Aquaponics Fish Basics 1

Legal Note: Check with your local fish and wildlife department if you need permits for the species you want to raise.

Importance of fish

Fish are the power house of an aquaponics system, they provide the nutrients for the plants and if your growing edible fish, then they also provide protein for yourself. Keeping fish may be a little daunting to some, especially those without any prior experience, however you shouldn't be discouraged. Keeping fish in an aquaponic system is more simple than keeping aquarium fish, so long as you follow simple guidelines then growing fish from fingerling size, to ready to eat fish can be extremely simple.

Choosing a fish species

There are many different species of fish that can be used in an aquaponics system, depending on your local climate and available stock. If you live in a cooler climate you might be looking at growing Trout all year round, or perhaps another locally produced fish species. In warmer areas of Florida people generally grow Channel Catfish, Largemouth Bass, Blue Gill or Koi year round, in most warm areas throughout the world Tilapia is the fish of choice.

In deciding what is the best species for you to grow, you should take a few factors into account, most importantly is what you want from your system. If you don't want to eat your fish then you probably won't want to grow edible fish, or you may want to grow an edible fish that can live year-round in your area, so that you're not having to harvest fish out seasonally. The second most important factor is 'What's available?' You need to be able to buy fish to stock your system, even with species such as Tilapia that breed readily.

Always check with your local fish and wildlife department if you need any permits for the specie you want to keep.

Here's a list of useful aquaponic species with a few details about each

Channel Catfish

Catfish are easy to farm in warm climates. Catfish have been widely caught and farmed for food for hundreds of years in Africa, Asia, Europe, and North America. Judgments as to the quality and flavor vary, with some food critics considering catfish as being excellent food, while others dismiss them as watery and lacking in flavor.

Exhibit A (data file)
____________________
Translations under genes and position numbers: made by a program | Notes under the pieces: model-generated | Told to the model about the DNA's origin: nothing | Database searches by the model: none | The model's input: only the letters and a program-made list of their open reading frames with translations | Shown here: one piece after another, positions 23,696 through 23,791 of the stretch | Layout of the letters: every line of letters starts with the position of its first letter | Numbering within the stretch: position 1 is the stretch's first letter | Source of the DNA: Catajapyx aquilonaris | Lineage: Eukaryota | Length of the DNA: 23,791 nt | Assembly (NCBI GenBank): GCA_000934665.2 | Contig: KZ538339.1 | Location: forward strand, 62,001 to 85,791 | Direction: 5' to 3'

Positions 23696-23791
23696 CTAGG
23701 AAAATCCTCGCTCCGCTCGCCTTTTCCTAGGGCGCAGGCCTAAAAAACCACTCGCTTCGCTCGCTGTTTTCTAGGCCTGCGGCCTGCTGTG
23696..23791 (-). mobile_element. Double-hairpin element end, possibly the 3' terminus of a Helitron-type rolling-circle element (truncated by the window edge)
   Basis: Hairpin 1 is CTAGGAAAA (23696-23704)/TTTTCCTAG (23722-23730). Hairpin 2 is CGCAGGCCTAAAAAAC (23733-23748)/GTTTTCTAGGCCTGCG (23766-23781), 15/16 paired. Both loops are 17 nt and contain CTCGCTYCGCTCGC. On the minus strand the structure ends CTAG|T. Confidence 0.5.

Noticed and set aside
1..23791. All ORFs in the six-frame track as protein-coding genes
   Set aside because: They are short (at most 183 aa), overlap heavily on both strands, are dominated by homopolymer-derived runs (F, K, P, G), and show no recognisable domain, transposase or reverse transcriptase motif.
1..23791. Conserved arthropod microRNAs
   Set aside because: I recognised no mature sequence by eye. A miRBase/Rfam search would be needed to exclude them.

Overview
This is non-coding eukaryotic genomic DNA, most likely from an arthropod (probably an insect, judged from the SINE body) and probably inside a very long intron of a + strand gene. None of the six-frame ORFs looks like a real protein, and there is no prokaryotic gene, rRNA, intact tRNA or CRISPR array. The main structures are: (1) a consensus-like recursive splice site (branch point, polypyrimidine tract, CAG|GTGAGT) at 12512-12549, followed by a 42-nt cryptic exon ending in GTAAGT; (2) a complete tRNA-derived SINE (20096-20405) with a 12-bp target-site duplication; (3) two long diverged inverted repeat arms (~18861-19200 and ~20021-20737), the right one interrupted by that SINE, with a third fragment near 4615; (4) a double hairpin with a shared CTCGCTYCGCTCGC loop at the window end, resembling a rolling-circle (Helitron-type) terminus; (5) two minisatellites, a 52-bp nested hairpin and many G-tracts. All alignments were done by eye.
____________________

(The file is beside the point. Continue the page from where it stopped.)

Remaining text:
Largemouth Bass

The largemouth bass is a member of the sunfish family. They are also known as black bass, bream, crappies and several other genera.

Amazingly little research has been conducted on growth of bass to larger sizes, their nutritional requirements, or suitability as an aquaculture species.

Fish tanks must be free of existing fish. 



Bluegill

The growth of the bluegill is very rapid in the first three years, but slows considerably once the fish reaches maturity. Many fish reach five to eight years old, and in extreme cases, can live 11 years.

Because of their size and the method of cooking them, bluegills are often called panfish.







Koi

The word koi comes from Japanese, simply meaning "carp". It includes both the dull grey fish and the brightly colored varieties.

The common carp is a hardy fish, and koi retain that durability. Koi are cold-water fish, but benefit from being kept in the 15-25 °C (59-77°F) range, and do not react well to long, cold, winter temperatures.







Tilapia

Tilapia is the fifth most important fish in fish farming, with production reaching 1,505,804 metric tons in 2000. Because of their large size, rapid growth, and palatability, tilapiine cichlids are the focus of major farming efforts.

They are often raised in aquariums as a food source due to their rapid growth and tolerance for high stocking densities and poor water quality.




Trout

Trout are a great fish for aquaponics systems where water temperatures are a little cooler. Trout prefer water temperatures between 50° F (10°C) and 68°F (20°C). They have extremely fast growth rates and excellent food conversion ratios.